About Us

Contact Us



Hacktreks Travel

Hacktreks 2

First Chapters

Lifestyles: Acting: The Real Fast 48Hour Film Contest 2003

The Play’s the Thing
Colin James Haslett

A couple of weeks ago I got to play. Not be in a play, just play. I got a chance to participate in the Reel Fast Films 48 Hour Film Contest and I had an absolute blast. Our team was put together by the same buddy of mine who organized our 24HFC team last fall with a few of the same people, a couple of guys we both know from acting school and a few other people who came onboard through a variety of channels. Over the course of one weekend we put together a fairly decent, tongue in cheek, 70's style martial arts flick.

Our film didn’t make the top eleven that were screened last Saturday at the awards gala, but that too was a good night with cocktails, camaraderie and a little schmoozing for good measure. Near the end of that night one of the guys on our team who I didn’t know from before asked me how I felt about the way my part turned out. I thought he was referring to the fact that during early brainstorming I was going to be the hero’s comic relief sidekick but as the story was simplified I became just another one of the bad guys, and I chalked it up to the need for a simple story to play in the time allotted to our film. It turns out, however, that he was more curious if I was unhappy about a full day’s shooting turning into less than a minute and a half of screen time. It was an odd conversation, strained not just by our mutual consumption of alcohol or the loud music playing but by the fact that, while we were both speaking English, we just weren’t dealing in the same concepts. He couldn’t see how I could get any satisfaction from getting so little end product out of so much effort, and I had trouble figuring out why he thought I’d care.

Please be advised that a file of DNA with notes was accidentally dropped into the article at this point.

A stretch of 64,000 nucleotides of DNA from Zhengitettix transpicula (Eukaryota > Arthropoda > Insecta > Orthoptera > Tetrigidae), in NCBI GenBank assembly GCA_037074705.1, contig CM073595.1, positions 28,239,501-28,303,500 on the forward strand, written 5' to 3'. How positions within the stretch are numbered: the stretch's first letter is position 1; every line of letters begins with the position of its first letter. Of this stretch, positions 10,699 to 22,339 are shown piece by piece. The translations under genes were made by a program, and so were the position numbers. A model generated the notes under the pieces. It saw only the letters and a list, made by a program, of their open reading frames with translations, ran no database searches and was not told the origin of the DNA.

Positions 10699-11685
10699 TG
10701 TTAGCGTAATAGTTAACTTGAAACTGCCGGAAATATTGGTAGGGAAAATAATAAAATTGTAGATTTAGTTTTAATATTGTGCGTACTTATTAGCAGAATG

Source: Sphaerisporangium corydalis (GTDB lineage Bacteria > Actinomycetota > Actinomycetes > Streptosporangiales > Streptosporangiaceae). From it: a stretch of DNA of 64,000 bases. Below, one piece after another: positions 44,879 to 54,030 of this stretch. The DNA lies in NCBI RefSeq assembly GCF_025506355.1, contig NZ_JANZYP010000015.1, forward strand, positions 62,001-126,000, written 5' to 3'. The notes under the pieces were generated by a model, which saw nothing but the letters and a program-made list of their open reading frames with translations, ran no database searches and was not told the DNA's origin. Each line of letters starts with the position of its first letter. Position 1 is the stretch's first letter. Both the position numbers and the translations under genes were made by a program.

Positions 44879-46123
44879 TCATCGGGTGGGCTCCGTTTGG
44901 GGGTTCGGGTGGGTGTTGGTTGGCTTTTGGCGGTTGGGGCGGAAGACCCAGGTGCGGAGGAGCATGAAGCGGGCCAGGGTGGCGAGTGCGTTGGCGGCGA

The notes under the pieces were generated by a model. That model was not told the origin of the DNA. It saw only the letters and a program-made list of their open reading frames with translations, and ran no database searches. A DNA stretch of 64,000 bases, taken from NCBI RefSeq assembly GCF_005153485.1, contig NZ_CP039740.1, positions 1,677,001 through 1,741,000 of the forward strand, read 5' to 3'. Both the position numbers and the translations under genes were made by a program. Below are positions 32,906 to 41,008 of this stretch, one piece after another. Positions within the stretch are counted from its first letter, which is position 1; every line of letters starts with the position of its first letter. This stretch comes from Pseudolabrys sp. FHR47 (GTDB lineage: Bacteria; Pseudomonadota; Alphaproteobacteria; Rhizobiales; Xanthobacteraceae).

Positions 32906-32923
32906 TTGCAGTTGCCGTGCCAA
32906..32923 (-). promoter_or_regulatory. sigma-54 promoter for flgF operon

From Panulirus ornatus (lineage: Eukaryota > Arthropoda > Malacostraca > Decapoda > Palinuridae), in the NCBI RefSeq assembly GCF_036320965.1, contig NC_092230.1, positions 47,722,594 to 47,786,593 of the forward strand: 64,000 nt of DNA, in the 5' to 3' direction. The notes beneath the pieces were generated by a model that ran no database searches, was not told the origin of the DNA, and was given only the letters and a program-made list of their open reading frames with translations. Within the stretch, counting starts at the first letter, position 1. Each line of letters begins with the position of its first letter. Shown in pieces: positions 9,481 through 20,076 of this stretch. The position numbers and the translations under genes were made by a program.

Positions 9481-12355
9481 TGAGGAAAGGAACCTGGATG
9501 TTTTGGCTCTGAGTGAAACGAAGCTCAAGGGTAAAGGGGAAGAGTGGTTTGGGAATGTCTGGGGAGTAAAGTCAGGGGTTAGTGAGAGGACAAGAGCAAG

I’m constantly surprised by the number of people who think that actors only care about fame and accolades, about getting their egos stroked and counting their close ups. I suppose that I shouldn’t be surprised, because there are some actors for whom it seems that is their only reason for going to work, and those are the type of actors who tend to spend the most time in the public eye. But to me it’s like saying that doctors are only in it for the money, or hockey players are only in it to get into fights. Fame is a really lousy reason to get into acting because very, very few actors become famous. In fact, more actors become wealthy than become famous and the average income from acting is something under five thousand dollars a year, to give you an idea of what the odds are of becoming wealthy. But I’ve sat in enough acting classes and listened to enough starry-eyed neophytes talk about their Oscar speeches to know that a lot of people who don’t know any better think fame and fortune are a lock. I should point out here that I can’t recall any of those starry-eyed neophytes making it past the fifth week of classes. Most of the actors I know, the ones who keep slogging away, just love acting. The reasons why they love it may be as varied and as individual as the actors themselves but, while I doubt any of them would turn it down, none of them are doing it to become rich and famous.